Iraq wins Asian Cup

A united Iraqi soccer team wins the Asian Cup.

Especially interesting is that the Iraqi victory was celebrated by waving the Iraqi flag in Kurdistan. The Iraqi team had Kurds, Shia Arabs and Sunni Arabs. And the Yugoslav national team had a successful World Cup in 1990, making it to the quarterfinals... and broke up anyway. Here's a fascinating video on that era - haven't finished watching it myself. Most of it is in Serbo-Croat but it's subtitled in French with occasional English. But really the atmosphere is what you pick up on - Croats chanting "We love Croatia, let's go massacre some Serbs" and Serbs singing songs about massacring Croats. Yet 3 or 4 years earlier, these fans were all cheering for the same team.



And a hilarious (black humor) quote passed on from a friend of mine:
Ellen: Holy crap, Iraq won the Asian cup!
Andy: I know! You know why? Because we didn't try to help them with it.

Update: New Yorker in DC also has a post on the victory.

3 comments:

NYkrinDC said...

I agree with you. In my earlier post I cited Tony Karon from Time, who argued that:

Soccer cannot bridge political divides that are based not simply on whether Sunnis, Shi'ites and Kurds can get along and pass the ball to one another, but on how power and control of territory and resources is to be arranged among them. As beautiful a moment as Iraq's shared celebration may have been, the danger remains that they're less akin to Ivory Coast's example of rapprochement than they are to the legendary Christmas 1914 soccer match on World War I's Western Front. That game, played between German and British soldiers in no man's land amid a remarkable unofficial yuletide truce, expressed the shared humanity among the combatants of both sides. And then they went back to slaughtering each other for another four years.

I had the Yugoslavia example very much in mind. The difference in Iraq, is that people so far have not been chanting "Go Shiites or Sunnis" but rather "Go Iraq!"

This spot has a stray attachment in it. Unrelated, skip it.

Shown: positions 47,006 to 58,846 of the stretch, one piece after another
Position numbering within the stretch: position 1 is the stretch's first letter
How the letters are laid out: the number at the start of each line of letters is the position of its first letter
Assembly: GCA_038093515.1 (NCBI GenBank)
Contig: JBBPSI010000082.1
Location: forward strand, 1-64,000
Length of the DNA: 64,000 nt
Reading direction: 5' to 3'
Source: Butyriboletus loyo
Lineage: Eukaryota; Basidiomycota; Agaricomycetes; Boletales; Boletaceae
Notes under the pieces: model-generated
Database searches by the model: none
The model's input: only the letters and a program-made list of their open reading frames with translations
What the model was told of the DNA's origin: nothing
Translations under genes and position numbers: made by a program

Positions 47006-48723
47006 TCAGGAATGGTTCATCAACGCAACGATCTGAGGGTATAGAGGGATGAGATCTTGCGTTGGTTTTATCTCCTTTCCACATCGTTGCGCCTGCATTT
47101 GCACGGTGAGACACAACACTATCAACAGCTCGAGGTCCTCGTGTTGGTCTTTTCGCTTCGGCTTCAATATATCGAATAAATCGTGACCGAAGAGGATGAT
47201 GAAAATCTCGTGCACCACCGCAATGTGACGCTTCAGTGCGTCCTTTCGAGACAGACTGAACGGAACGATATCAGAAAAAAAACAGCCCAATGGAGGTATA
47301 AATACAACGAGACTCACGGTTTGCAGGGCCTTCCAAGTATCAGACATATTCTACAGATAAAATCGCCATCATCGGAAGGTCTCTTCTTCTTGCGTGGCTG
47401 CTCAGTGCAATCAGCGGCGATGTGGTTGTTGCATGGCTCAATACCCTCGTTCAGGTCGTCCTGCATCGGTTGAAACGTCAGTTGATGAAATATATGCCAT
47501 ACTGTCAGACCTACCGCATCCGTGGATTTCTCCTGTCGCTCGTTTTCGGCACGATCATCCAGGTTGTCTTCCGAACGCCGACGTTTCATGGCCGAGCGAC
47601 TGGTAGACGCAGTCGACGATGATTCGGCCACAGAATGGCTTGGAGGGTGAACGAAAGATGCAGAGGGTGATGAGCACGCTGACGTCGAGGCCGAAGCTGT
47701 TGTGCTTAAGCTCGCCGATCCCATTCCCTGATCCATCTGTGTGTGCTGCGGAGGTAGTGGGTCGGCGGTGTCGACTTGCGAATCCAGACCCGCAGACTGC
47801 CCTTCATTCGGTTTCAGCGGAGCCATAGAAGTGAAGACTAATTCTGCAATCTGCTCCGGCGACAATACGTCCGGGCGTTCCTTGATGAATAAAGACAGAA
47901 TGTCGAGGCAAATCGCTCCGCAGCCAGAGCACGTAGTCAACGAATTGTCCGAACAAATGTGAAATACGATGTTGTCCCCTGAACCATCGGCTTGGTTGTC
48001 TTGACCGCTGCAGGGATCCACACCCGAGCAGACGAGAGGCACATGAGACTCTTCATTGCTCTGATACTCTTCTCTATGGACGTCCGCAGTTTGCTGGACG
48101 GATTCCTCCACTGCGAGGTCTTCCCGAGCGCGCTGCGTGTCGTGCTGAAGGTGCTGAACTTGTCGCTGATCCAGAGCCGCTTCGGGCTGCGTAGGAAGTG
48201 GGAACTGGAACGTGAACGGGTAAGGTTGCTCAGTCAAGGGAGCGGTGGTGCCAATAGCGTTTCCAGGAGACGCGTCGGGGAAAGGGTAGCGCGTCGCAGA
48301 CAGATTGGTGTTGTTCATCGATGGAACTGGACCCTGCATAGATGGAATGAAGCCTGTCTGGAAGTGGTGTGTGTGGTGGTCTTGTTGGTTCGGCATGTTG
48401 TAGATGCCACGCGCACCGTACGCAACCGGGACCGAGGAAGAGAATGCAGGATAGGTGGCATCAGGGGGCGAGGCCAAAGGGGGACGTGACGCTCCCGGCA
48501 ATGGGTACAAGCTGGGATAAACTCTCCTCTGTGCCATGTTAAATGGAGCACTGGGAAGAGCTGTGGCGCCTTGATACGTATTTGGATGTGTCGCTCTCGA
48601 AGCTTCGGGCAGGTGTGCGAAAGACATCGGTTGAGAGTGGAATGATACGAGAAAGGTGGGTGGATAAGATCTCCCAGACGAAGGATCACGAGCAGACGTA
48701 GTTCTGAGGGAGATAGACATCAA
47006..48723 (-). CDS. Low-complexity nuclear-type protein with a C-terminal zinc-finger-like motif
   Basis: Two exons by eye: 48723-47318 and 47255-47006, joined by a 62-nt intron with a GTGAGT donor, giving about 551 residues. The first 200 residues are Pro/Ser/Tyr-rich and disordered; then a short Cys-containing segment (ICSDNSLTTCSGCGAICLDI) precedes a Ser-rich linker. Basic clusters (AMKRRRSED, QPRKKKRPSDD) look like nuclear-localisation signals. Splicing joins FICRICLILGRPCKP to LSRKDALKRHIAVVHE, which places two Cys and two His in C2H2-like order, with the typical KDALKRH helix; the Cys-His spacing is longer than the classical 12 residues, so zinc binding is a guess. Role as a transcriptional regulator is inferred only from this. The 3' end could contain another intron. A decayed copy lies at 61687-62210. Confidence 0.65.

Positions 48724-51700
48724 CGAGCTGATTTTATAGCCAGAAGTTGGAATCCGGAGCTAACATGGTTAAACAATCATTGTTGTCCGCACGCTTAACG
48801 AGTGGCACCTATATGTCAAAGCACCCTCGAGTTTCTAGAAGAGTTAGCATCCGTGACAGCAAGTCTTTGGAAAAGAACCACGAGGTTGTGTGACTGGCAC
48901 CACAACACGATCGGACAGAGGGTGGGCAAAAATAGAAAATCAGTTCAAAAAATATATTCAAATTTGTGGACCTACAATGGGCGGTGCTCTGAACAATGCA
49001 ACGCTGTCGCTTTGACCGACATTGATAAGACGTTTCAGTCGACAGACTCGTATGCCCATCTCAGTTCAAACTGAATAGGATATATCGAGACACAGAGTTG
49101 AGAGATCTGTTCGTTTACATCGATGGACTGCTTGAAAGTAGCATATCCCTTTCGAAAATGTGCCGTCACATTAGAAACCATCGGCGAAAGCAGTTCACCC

As an aside, the quote you have is hilarious, if sad.

Adrian said...

NYrinDC - thanks for the comment. One of my college professors used the onion metaphor with identity - you can always peel back more layers. The Iraqi identity will never go away, but in the current security and political situation it cannot become ascendant. The Sunni and Shia Arabs both see themselves as Iraqi and the rightful controllers of Iraq, so it is no great surprise that they root for Iraq. However the Kurds don't want to be Iraqi at all - if they had their own Kurdish football team (they already have their own FA) I don't think there would be much competition between the Iraqi and Kurdish teams.

The 1914 match brings up a lot of points, if any of them still make sense in the morning maybe I will post.

NYkrinDC said...

I don't disagree. I think that the absence of an effective unitary state, allows for people to seek alternate identities that can more effectively protect their interests. In the absence of an effective national government, Iraqis are falling back on tribe, ethnic and religious groupings. Once you define who you are, by virtue of that decision you define who you are not. Add a few spoilers, like Sadr and Zarqawi in that environment and you get a lot of violence and division.

My point with regard to Iraq's soccer victory was was more that it at least showed Iraqis what was possible, maybe even reminded some of them that they were indeed part of the same country. That said, yes, I acknowledge and agree with your assessment. Soccer cannot a country make, at least in the absence of security and in the presence of so much violence and sectarianism.